In a cultural throwback to a mostly bygone era, anyone in Mesa County can still buy a permit to burn agricultural waste on their property. It’s called “Open Burning Season,” and the ubiquitous plumes of smoke seen — and smelled — throughout the county at this time of year increase the level of particulates in the air and send people with asthma, COPD and heart disease who live near these running to area doctors, hospitals and emergency rooms due to exacerbation of their illnesses.
Open burning is any open, outdoor flame where pollutants from the fire are emitted directly into the surrounding air. This includes the burning of leaves, wood and trash. Open burning doesn’t actually get rid of any waste or garbage. It just sends it into another chemical form that affects the people who breathe the air around the burn. Open burning is a legal way to dispose of one’s waste into the common airshed. It is akin to dumping waste on common public lands. It is very common, but very unhealthy method of disposing of garbage in western Colorado.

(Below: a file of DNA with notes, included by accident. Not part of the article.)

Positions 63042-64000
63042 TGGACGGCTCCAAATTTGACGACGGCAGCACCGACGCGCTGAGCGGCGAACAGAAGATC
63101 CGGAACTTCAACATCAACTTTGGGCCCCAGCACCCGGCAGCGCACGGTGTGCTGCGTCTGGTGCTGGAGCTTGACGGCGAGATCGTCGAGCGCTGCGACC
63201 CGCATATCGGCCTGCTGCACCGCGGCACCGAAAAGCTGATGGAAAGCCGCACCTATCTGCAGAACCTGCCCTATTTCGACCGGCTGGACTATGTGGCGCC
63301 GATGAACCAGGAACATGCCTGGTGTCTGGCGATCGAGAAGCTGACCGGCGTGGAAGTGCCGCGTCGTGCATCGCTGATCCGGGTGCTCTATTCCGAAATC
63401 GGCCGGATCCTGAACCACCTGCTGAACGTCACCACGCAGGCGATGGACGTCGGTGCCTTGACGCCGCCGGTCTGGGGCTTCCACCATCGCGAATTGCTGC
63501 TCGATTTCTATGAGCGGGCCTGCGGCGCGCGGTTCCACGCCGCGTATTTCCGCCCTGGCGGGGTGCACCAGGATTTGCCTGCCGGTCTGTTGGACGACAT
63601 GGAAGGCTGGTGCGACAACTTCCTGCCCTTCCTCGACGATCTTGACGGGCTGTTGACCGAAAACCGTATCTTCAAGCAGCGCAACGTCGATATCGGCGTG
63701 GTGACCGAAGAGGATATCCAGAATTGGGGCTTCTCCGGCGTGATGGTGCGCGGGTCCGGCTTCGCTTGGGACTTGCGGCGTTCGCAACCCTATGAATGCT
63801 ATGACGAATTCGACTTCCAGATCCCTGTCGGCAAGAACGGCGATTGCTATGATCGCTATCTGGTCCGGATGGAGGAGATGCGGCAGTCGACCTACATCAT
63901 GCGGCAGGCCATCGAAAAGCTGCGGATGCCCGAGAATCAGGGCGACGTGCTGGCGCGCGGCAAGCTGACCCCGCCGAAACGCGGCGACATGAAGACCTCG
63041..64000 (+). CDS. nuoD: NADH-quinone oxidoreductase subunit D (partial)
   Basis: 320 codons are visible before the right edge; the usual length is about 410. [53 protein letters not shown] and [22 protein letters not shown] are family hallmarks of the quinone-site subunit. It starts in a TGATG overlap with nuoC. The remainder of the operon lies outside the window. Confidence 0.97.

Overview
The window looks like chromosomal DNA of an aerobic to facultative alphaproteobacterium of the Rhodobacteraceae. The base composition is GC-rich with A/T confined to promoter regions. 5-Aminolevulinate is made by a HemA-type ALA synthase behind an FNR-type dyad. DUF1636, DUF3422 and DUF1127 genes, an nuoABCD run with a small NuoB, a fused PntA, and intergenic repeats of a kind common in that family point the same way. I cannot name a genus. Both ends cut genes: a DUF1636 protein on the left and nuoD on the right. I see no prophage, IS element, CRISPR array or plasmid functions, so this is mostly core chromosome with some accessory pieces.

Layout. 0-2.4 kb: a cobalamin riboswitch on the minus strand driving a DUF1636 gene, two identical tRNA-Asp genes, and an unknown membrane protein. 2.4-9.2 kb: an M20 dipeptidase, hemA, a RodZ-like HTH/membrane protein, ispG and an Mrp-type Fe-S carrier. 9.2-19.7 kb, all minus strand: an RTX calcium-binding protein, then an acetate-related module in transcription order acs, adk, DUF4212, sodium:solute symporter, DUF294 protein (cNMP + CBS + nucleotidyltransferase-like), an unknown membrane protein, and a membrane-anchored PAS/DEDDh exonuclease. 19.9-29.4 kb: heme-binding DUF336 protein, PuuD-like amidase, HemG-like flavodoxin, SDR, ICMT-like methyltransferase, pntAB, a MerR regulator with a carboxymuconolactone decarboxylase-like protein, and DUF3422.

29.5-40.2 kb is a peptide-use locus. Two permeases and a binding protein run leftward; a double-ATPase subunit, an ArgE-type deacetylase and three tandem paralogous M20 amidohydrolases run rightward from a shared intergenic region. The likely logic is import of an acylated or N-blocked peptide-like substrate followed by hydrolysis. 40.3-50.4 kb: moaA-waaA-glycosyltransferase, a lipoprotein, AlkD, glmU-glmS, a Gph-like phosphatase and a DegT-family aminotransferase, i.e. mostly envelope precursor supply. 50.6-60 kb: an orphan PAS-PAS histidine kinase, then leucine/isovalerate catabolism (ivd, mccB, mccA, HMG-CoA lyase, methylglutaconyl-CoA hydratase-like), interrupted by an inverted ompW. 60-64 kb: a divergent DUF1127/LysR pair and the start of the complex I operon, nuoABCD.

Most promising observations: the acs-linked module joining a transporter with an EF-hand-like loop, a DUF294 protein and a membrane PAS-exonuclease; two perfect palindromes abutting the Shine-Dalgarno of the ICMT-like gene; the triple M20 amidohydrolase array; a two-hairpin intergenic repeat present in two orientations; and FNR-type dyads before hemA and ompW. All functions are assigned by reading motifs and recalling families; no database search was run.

Burning waste outdoors — any kind of waste, whether it is agricultural or garbage — is unhealthy, unsafe and unneighborly. It’s also costly. The Grand Junction Fire Department spent over $11,000 responding to out of control fires during the 2013 open burn season. Some of those fires resulted in property damage, to, and people who suffer with breathing illnesses and have to see their doctors or go to emergency rooms due to smoke from open burning incur significant medical bills for treatment and medication.